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Lets Talk About NMM


Gargs
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1 hour ago, Cyradis said:

I found that learning NMM brush-work vastly improved my skill in other areas of painting. Why? It is an exercise in extremely smooth blending with extremely high contrast between the start and the finish (near black up to white). Even if you prefer TMM (and totally okay if you do!), I'd recommend trying NMM a bit just to practice the blending. It does have a much longer "ugly phase" than TMM. You keep brushing and going "does it look good yet? this is a blob. this isn't metal." and then you brush some more and go "okay, this is kinda cruddy metal". And finally with the highlights go "ooooohhhh shiny". 

 

Thanks, this is actually really key for me. I'm not afraid, per se, to try new techniques. I mean, ultimately I want to be a decent painter (no illusions that I'll ever be great) and a big part of that is simply painting! And trying new things! But this part here is really helpful for me because I do know that one of my biggest weaknesses is that I don't blend very well. I've been trying 2BB and have had, at best, mixed results. I seem to do ok with the shades, but struggle with the highlights. Knowing that this is yet another way to help with that gives me a lot to consider. (Alternatively, I try to go with layering to achieve the desired results but that's a lot more difficult on small areas obviously.

 

@Corporea thanks as well for those awesome examples, and both are stunning examples of what can be done by skilled painters. While I'm not really concerned about competitions, etc., just the idea of learning new techniques and improving on ones I already use makes me want to try it.

 

As for the "combined" method, I also think that is really similar to what I do with TMM. I'll base with a metallic, shade with a wash/non-metallic, then highlight usually with more metallic(s).

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it blew my mind. between the classes with Kiril and Michael, and Rex's color choices, my idea of how to paint metal has warped into madness. That and Aaron's weathering class... I swear, if I get the motivation to sit down and actually apply this stuff on a tank... heaven help me! I might stop painting trees!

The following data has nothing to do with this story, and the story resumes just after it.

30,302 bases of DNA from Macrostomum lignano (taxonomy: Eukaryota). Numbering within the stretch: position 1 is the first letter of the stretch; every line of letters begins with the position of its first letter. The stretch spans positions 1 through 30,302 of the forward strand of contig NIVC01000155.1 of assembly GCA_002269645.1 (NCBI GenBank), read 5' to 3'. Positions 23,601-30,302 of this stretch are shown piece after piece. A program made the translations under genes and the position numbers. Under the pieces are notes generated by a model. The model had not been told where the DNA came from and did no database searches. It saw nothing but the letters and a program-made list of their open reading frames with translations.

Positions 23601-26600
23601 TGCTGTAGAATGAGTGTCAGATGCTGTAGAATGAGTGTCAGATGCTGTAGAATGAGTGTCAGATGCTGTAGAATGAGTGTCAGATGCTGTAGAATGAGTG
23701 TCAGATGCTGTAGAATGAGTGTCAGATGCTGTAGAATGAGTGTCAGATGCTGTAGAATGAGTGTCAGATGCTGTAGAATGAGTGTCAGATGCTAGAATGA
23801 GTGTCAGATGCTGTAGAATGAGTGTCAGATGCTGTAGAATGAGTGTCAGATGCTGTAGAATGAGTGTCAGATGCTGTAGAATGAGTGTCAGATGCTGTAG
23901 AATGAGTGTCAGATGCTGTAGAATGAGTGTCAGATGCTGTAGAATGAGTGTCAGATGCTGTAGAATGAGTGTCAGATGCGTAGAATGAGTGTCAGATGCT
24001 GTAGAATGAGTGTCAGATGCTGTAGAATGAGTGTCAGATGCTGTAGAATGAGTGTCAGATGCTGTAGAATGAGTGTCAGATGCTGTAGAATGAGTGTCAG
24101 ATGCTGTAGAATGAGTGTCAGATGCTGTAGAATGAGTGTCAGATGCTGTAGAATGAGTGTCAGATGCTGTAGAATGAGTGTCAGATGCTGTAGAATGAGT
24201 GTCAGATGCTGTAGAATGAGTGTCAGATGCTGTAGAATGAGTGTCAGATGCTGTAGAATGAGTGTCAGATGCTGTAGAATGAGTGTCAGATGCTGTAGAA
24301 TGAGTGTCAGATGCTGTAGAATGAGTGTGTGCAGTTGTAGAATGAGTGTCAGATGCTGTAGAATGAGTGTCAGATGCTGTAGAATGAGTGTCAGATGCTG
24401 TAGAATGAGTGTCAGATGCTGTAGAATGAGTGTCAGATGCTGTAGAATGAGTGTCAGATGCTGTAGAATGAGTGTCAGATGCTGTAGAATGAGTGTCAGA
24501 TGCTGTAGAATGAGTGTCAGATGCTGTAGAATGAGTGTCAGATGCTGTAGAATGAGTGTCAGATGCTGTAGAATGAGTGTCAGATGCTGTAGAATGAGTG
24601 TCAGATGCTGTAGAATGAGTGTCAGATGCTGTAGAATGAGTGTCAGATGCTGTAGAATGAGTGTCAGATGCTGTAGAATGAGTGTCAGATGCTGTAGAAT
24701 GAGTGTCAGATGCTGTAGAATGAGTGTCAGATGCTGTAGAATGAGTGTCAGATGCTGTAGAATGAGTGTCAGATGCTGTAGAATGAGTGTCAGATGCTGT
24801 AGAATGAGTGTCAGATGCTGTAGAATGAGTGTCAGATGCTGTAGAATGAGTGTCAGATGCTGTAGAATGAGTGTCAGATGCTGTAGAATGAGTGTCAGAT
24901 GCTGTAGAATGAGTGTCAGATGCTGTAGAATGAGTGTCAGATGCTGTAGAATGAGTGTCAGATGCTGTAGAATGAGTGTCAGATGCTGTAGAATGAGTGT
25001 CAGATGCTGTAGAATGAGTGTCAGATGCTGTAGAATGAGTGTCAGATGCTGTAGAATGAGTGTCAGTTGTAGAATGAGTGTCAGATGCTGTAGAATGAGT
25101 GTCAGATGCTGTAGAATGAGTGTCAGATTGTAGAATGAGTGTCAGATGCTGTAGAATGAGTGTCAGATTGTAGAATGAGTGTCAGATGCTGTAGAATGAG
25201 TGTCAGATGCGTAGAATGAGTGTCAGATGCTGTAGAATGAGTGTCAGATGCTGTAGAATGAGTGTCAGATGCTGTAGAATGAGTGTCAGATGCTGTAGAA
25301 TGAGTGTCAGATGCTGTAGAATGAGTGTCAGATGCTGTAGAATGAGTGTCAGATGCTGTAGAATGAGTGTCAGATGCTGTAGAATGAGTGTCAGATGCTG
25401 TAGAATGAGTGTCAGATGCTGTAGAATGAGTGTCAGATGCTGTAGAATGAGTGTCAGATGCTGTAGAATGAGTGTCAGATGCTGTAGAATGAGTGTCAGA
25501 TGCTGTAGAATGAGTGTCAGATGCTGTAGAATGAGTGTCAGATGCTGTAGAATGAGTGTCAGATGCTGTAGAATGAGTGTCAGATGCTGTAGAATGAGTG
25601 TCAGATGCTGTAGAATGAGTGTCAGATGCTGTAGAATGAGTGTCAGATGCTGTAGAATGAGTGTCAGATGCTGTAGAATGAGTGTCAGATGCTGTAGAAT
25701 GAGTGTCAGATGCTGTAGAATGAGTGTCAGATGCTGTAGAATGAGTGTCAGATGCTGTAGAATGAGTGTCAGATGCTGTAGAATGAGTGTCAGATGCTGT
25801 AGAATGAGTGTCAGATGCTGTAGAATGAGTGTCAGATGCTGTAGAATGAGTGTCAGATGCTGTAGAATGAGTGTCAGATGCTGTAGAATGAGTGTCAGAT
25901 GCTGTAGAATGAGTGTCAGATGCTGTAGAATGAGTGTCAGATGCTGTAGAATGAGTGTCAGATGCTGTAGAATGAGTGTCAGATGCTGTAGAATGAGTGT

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8 minutes ago, Corporea said:

it blew my mind. between the classes with Kiril and Michael, and Rex's color choices, my idea of how to paint metal has warped into madness. That and Aaron's weathering class... I swear, if I get the motivation to sit down and actually apply this stuff on a tank... heaven help me! I might stop painting trees!

 

Compromise. Paint a metal tree!  :)

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11 minutes ago, Corporea said:

it blew my mind. between the classes with Kiril and Michael, and Rex's color choices, my idea of how to paint metal has warped into madness. That and Aaron's weathering class... I swear, if I get the motivation to sit down and actually apply this stuff on a tank... heaven help me! I might stop painting trees!

 

You really can't help yourself, considering you're taking a very classical art style bust and turning her into Mother Nature (which is totally awesome and beautiful)! 

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1 hour ago, Kangaroorex said:

the idea around mixed metallics is that the darkened areas will have less glint or shine to them so you can use dark grays or blacks to control the depth of shadow and then use the brighter metallics to give off the shine or light.  It seems to solve the biggest problem I have with NMM:  the look is good only from a few angles.  because you are painting the highlights onto the NMM they can look a little weird in table top conditions where you might be looking at the side or back quarter of the mini.  using metallic highlights and non metallic recesses it allows the eye a more relaxed view of where the light source is.

 

True NMM should be like a canvas:  no gloss, no mica, no iridescence, just using black white and color to show highlights across a shiny surface.  it can look cool but it can also look strange if you see it from an angle not intended by the artist 

 

That said, I am still new at NMM and not particularly good at it and lately a lot of my stuff has been to only tabletop level.  Maybe I will feel differently if I get better, but even among minis whos NMM is absolutely stunning, when you change the angle of view or the actual light source, the view goes from stunning  to weird in my eyes.

 I absolutely take your point about NMM only looking good from a small range of angles. And I think this is because we are using what is essentially a 2 dimensional "trick of the eye" on a 3 dimensional object. When the method is used we are creating a set of visual signals that make it look like light is being reflected in a certain direction. If you rotate the object through 90 degrees those signals do not work the same way.

 

 I find that this problem is even worse when I try to paint OSL (Object source lighting). The figure "makes sense" when you look at it in one direction, but from another angle it just looks odd.

 

 Or maybe it's just that I'm not much good at OSL::(: